In Praise Of Portfolio Simplicity

By Ken Hawkins AAA

Many investors find themselves with a portfolio that is too complicated to understand, hard to manage and difficult to change. In fact, some investors' portfolios contain so many mutual fund and principal protected notes (PPN) that they match the complexity of billion dollar pension plans, but without the expertise and resources required to manage them properly. Individual investors, especially those who invest in mutual funds, should strive for simplicity in portfolio construction. Koichi Kawana, a designer of botanical gardens, says "Simplicity means the achievement of maximum effect with minimum means." This could also be applied to an investment portfolio.

SEE: 4 Steps To Building A Profitable Portfolio

Factors Adding Complexity
Many things can lead to a complicated and cluttered portfolio, including a lack of basic understanding of diversification, a tendency to buy individual stocks or mutual funds on their own merits without regard to the impact on the overall portfolio, buying complex investment products and buying investments without a disciplined investment strategy. Over time, performance suffers because the portfolio becomes unwieldy and difficult to manage.

Some of the factors contributing to a portfolio's overall complexity include:

Too Many Advisors
It is not unusual for some investors to have two or more investment advisors as well as managing part of the overall portfolio themselves. The belief that two heads are better than one and that each advisor can provide a different perspective with different investing ideas results in multi-advisor accounts. Without an overall investment strategy to provide the necessary discipline, having more than one advisor might just complicate the portfolio without adding to performance or contributing to risk reduction. This is especially the case if the advisors have the same investment mandate.

SEE: Choosing An Advisor: Wall Street Vs Main Street

If you use more than one advisor, clarity can be improved by splitting the responsibilities between them. In other words, each advisor should have specific asset classes for which they are responsible. For example, one advisor might manage U.S. large cap stocks and the other might be responsible for fixed income and global equities.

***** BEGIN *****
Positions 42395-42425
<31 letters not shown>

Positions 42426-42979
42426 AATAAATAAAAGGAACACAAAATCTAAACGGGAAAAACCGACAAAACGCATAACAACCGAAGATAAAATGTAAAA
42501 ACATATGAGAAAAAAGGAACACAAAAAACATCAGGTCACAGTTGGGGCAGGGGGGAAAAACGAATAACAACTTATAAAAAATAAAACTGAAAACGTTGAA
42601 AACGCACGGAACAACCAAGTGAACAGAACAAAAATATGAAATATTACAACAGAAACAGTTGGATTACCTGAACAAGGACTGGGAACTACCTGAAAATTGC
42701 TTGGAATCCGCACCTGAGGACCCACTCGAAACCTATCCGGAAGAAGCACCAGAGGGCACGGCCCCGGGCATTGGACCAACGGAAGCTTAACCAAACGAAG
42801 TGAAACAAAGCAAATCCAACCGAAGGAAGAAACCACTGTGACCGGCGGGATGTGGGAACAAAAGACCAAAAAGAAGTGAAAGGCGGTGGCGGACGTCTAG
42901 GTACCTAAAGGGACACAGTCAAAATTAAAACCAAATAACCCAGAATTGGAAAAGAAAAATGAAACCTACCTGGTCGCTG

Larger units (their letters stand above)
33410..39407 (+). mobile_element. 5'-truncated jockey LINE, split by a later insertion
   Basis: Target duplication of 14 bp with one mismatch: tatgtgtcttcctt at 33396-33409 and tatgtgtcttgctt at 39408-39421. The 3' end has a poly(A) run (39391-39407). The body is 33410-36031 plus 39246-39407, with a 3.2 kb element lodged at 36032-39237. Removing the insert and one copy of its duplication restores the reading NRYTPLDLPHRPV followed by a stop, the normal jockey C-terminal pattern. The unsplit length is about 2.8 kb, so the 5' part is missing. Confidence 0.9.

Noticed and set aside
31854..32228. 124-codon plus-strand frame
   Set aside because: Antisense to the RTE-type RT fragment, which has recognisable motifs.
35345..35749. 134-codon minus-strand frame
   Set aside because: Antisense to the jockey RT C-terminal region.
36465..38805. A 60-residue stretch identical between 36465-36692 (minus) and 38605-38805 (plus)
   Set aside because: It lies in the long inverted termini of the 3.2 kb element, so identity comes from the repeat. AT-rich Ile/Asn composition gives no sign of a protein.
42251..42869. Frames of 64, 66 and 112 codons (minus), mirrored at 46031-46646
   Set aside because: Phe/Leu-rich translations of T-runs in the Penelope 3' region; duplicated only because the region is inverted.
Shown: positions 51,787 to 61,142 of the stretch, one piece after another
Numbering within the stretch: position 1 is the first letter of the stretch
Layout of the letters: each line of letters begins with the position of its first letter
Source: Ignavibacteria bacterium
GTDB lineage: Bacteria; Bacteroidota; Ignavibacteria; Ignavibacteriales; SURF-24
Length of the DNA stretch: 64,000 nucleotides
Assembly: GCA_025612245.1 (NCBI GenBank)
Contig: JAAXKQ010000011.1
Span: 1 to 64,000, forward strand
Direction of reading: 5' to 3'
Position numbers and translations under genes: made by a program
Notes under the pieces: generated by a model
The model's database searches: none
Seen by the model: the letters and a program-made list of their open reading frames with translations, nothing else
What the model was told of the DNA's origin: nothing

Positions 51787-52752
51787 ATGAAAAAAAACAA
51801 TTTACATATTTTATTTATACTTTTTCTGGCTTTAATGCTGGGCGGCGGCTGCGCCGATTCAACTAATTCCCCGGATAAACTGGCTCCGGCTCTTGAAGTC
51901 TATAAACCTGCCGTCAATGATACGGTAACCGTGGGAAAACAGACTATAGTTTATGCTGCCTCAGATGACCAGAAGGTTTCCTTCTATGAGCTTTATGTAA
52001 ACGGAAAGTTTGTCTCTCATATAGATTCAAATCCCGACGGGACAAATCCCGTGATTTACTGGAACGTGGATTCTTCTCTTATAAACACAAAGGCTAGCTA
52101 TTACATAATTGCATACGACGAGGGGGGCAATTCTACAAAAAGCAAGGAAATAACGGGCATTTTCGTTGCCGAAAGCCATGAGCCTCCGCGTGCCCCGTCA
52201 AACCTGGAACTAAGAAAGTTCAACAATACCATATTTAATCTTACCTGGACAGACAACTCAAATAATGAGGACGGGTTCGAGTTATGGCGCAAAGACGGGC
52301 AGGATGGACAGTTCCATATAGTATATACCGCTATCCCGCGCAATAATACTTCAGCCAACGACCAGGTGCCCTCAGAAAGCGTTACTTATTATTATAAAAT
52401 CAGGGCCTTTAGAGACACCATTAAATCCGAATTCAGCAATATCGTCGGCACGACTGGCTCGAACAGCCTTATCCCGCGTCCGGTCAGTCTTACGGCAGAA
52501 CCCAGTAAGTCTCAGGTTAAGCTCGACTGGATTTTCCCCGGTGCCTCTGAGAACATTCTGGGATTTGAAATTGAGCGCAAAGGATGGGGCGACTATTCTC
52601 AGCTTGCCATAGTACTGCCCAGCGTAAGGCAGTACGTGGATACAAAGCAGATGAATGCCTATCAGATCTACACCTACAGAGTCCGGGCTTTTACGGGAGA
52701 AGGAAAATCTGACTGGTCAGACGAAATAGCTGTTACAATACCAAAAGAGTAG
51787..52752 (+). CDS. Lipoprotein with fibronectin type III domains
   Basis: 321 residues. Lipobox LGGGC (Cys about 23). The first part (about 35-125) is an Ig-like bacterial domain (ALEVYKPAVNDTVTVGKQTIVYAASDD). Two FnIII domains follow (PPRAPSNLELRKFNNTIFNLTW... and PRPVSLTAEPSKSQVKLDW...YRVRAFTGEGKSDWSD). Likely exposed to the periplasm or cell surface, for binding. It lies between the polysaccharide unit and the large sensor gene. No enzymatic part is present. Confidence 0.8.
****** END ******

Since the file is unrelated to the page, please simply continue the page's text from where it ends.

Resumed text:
Too Many Accounts
Without much difficulty, a husband and wife can own several investment accounts. If each spouse has an IRA, a 401(k), a taxable investment account and a joint account between them, there is a minimum of seven investment accounts. If some of the accounts are split between different institutions as well as managed by the couple themselves, it is not unusual for the household to end up with more than a dozen different accounts. Every account at a different institution will have a different reporting standard, which adds to the complexity. Monitoring your investments and determining what investments are put into each account only adds to the administrative burden.

Too Many Securities
Each individual security in a portfolio requires some attention. There is a mistaken belief by some investors that if one mutual fund is good then five must be better. The goal should be to attain proper diversification with a minimum number of securities, rather than adding more.

SEE: The Dangers Of Over-Diversifying Your Portfolio

Investment Products Are Too Complicated
A simple mutual fund investing in one asset class, such as large cap equity, fixed income, global equities etc. is relatively straightforward. A balanced fund that invests across several asset classes or a fund of funds adds another level of complexity. Many products, such as hedge funds and PPNs with their embedded options or variable annuities with their embedded insurance contracts are very difficult to understand by themselves. The tools and expertise required to effectively understand and manage the risks associated with many of these products is often beyond the reach of the individual investor.

Complex Portfolio Problems